Monday, November 15, 2010


This evening the wind kicked up just as the sun set. Soon it got up into the 30's and suddenly Jane and I both heard a sound that you just don't want to hear in high wind:  the sound of a sail flapping.  We both sprung to where we could check our roller furling yankee - nope, not us.   We were fine.  With the primary concern laid to rest, we surveyed the nearby boats.  Sure enough, the roller furling main on s/v Kali Rising, two boats over from us, was coming unwound.

We both threw on coats and shoes, jumped onto the dock and ran over two slips.  By the time we got there, Scotty from s/v Ghost (across the dock) was already there, and Jill from s/v Ambition (between us and Kali Rising) was out and offering us a winch handle.  With the four of us, it didn't take long to wind the sail back in again - once I figured out those new-fangled rope clutches.

All of us knew that when the wind is up, swift reactions are required.  Several years ago in a similar windstorm, a roller furling jib on a boat over on F Dock (just upwind of us here on G Dock) unwound.  It made a horrible racket, and before anyone could get to it and get it rolled back up again, BRRRRRRTTT!  Shreds of sail blew past us.  I was amazed at how quickly this happened - the sail couldn't have lasted more than 30 seconds.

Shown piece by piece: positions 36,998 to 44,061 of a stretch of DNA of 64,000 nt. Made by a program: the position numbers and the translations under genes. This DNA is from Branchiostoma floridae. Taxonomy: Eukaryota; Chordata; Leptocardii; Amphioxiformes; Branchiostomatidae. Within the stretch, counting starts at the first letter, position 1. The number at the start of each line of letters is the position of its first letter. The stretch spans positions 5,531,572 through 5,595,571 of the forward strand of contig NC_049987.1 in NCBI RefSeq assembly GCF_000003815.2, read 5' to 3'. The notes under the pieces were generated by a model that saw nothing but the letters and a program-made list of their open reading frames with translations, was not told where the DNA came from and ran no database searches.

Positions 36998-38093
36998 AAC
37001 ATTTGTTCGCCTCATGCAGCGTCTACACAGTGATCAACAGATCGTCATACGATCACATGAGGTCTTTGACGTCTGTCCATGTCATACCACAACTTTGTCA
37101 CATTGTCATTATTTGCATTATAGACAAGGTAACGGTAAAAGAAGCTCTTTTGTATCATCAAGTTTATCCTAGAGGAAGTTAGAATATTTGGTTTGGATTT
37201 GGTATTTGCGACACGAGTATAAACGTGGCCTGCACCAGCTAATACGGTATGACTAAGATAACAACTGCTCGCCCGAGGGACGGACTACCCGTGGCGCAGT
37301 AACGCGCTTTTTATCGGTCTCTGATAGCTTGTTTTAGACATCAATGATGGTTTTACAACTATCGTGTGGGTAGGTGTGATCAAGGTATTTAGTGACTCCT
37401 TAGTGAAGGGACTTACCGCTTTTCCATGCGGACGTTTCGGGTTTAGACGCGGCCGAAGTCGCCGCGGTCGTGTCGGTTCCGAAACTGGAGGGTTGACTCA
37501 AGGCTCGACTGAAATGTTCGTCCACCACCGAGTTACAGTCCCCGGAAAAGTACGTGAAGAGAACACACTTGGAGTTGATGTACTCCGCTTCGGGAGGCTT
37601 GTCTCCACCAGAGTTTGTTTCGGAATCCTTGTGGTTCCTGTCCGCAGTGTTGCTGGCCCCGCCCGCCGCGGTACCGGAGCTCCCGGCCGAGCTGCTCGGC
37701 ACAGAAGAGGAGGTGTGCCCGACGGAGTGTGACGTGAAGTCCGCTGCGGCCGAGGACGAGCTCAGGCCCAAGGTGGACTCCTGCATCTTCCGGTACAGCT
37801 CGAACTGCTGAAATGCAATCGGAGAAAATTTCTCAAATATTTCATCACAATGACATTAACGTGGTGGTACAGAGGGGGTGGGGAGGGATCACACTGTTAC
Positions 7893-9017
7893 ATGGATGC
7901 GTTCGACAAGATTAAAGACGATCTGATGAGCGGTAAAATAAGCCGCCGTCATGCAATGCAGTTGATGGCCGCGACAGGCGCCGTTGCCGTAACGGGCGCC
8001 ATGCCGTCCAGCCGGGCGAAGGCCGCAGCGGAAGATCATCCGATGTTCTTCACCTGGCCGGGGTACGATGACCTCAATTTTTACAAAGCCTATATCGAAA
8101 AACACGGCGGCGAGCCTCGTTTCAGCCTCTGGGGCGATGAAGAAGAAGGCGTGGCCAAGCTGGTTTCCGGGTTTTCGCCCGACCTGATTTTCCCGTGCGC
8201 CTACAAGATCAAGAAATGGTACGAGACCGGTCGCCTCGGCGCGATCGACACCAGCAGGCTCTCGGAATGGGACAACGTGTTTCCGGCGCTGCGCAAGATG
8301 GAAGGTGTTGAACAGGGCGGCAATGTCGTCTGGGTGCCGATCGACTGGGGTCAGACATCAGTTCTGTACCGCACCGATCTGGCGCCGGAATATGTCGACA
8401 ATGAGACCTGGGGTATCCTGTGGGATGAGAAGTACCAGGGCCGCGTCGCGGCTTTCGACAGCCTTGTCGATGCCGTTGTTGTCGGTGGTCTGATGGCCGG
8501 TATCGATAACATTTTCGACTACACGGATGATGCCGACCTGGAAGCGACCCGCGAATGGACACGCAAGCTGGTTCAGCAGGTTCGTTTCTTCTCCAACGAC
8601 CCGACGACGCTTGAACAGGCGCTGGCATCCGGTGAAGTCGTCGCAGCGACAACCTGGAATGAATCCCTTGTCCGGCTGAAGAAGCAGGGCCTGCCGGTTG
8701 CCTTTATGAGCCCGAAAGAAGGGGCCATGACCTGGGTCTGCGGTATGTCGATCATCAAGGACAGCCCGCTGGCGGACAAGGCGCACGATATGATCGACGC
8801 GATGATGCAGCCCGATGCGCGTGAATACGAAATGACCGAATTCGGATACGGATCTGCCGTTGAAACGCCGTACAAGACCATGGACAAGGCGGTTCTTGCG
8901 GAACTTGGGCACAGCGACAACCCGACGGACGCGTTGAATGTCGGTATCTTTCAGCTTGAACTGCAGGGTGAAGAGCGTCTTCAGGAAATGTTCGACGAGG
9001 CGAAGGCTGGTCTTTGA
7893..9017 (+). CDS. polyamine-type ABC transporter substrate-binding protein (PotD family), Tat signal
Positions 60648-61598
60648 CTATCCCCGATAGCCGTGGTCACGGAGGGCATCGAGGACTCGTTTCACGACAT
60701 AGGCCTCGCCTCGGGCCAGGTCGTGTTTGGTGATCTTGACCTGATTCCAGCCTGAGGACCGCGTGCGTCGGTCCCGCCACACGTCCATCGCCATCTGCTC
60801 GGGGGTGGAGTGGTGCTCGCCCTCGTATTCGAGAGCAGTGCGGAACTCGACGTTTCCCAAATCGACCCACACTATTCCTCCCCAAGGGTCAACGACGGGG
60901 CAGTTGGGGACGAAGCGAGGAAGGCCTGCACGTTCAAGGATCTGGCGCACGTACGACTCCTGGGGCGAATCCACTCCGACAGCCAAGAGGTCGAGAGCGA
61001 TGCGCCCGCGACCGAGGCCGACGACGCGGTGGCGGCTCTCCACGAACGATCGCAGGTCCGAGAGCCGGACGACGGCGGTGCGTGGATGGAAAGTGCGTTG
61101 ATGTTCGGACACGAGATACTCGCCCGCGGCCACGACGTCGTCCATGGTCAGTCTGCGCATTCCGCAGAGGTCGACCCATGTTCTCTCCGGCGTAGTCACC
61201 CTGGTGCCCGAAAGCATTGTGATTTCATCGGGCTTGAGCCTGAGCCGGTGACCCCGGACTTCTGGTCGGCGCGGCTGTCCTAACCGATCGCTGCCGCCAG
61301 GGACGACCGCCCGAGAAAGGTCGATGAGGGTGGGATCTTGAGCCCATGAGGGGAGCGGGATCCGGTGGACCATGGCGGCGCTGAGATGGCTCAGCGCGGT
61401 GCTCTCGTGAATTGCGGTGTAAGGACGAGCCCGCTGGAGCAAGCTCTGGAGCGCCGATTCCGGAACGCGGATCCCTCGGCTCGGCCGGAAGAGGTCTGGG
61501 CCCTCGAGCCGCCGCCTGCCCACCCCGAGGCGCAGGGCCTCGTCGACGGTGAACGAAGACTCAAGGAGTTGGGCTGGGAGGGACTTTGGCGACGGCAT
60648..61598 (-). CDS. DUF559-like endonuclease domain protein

But tonite, we got to it in time.  It's not quiet now by any means (the wind is shrieking in the rigging of all of our boats), but it is just the wind and the rigging - no sails flapping.  So by contrast, things seem almost serene.

1 comment:

Rowan said...

Should something similar happen to our boat I hope we would be lucky enough to have such good neighbors. Many marinas down here in the Portland area don't allow liveaboards, but your post demonstrates a really important contribution liveaboards provide to the marina and its tenants. Good for you!

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